Another new legal year… another new Lord Chancellor … Out goes Robert Buckland QC, rejoining the back benches like some leftovers put in the fridge. In comes Dominic Raab, fresh from the sea (which was closed) and a holiday interrupted by the Afghanistan crisis. The Foreign Office’s loss will be the Ministry of Justice’s gain, though it will have to share him with the Prime Minister’s office where he will deputise if Boris Johnson is indisposed or incapacitated (as he was, for example, last year when he caught coronavirus). Other MOJ appointments include barrister Alex Chalk MP who becomes Solicitor General, and the return of Suella Braverman QC MP to the post of Attorney General following her temporary absence on maternity leave.

Unlike some of his predecessors, Raab is a lawyer, trained as a solicitor, and has strong views about human rights. He has even published a book about them: The Assault on Liberty — What Went Wrong with Rights (Harper Collins, 2009). Though this was written at a time when the Labour government that had enacted the Human Rights Act 1998 was still in power, it has prompted fears that Raab will support attempts already foreshadowed in the 2019 Conservative manifesto, and urged by a number of even more rabid backbenchers, to amend or even repeal the 1998 Act and replace it with a less powerful instrument. Last year the government launched an Independent Human Rights Act Review but it has yet to deliver its report (expected at the end of this month).

See also:

On the credit side, Raab appears to have been a prime mover behind this country’s Magnitsky Law regime — the imposition of financial and other sanctions on designated foreign individuals and organisations involved in egregious human rights violations. Adopted in a number of countries, the regime is named after auditor Sergei Magnitsky, who uncovered widespread Russian corruption by a group of Russian tax and police officials, for which he was wrongfully arrested, imprisoned, tortured and killed. Measures taken have targeted individuals in Saudi Arabia, Russia, Myanmar and North Korea. Although Raab issued designations in his capacity as Foreign Secretary, he originally proposed the legislation as a back-bencher, and presumably could still issue further designations in his new capacity as Secretary of State for Justice.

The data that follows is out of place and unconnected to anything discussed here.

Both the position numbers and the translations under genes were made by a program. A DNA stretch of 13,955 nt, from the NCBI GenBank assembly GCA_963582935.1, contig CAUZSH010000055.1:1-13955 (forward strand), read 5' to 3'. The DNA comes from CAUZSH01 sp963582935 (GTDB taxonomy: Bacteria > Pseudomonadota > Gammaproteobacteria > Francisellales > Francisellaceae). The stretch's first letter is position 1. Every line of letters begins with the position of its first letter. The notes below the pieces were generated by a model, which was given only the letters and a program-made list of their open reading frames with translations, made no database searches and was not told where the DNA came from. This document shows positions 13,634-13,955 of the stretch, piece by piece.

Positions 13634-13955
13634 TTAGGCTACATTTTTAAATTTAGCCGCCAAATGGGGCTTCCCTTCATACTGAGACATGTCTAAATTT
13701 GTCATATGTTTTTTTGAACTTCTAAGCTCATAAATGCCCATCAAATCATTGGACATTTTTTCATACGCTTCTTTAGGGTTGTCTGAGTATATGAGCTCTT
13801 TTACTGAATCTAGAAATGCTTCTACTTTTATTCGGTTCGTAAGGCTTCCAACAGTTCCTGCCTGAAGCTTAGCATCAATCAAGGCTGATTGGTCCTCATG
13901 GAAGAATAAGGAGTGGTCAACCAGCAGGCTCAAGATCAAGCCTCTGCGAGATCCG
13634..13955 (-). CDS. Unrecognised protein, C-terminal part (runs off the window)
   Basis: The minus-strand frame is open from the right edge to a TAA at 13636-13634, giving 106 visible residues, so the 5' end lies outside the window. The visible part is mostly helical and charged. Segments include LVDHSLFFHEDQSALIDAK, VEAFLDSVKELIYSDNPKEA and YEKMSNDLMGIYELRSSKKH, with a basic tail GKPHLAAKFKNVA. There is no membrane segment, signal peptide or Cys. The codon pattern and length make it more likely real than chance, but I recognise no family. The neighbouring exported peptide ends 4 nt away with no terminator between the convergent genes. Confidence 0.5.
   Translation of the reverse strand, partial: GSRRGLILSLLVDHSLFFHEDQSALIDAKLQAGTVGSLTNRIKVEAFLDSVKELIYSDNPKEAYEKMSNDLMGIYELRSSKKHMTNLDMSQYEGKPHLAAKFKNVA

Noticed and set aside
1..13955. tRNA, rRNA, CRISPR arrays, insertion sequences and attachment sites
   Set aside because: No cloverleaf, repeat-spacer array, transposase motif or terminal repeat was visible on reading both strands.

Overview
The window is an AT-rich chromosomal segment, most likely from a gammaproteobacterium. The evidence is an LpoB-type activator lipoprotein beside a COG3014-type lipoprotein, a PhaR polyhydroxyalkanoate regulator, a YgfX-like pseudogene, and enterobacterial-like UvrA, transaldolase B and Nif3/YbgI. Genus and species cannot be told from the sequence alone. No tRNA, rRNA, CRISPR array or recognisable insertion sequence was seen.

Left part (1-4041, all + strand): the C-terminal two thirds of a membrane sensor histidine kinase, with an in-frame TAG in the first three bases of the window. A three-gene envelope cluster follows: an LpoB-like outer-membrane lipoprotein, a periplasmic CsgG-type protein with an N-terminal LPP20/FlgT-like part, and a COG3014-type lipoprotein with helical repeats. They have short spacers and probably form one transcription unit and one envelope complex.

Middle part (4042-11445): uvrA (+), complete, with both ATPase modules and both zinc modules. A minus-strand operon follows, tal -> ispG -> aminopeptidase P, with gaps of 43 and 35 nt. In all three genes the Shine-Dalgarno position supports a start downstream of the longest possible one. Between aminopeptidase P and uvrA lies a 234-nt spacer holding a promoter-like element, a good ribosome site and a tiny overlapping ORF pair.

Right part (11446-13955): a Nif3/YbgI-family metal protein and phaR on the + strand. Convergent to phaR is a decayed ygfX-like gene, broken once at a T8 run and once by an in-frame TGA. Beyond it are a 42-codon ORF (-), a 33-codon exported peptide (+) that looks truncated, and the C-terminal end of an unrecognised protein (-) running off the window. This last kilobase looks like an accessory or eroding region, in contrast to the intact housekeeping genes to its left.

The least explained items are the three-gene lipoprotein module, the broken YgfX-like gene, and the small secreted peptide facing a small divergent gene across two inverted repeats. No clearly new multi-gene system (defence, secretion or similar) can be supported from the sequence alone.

For other indications of his policy priorities, see Dominic Raab’s Speech at the Opening of the Legal Year 2021

Whatever his merits on matters of policy, questions have been raised about Raab’s sartorial suitability for the august role he now occupies after he appears to have eschewed the traditional wing collar when donning the elaborate robes of office for his, as it were, investiture last month (see tweet). Joshua Rozenberg has more: Never keep the court waiting — Did Dominic Raab get his jabot in a twist yesterday?

See also, from Rozenberg, a fond-ish farewell to Buckland and fairly generous assessment of his time in office: Hail and farewell


Last month HM Courts and Tribunals Service announced that it was opening a new Nightingale court at the Monument, in the City of London. Given that HMCTS has recently closed down a perfectly serviceable Crown Court not far away, at Blackfriars, in the City of London, the announcement seemed a perfect illustration of how the mounting backlog and crisis in the criminal courts is due to rather more than a temporary shortfall in available courtroom space owing to the lockdown. (Other shortages not entirely blameable on the pandemic include lack of judges, lack of legal aid and, now, lack of even barristers.)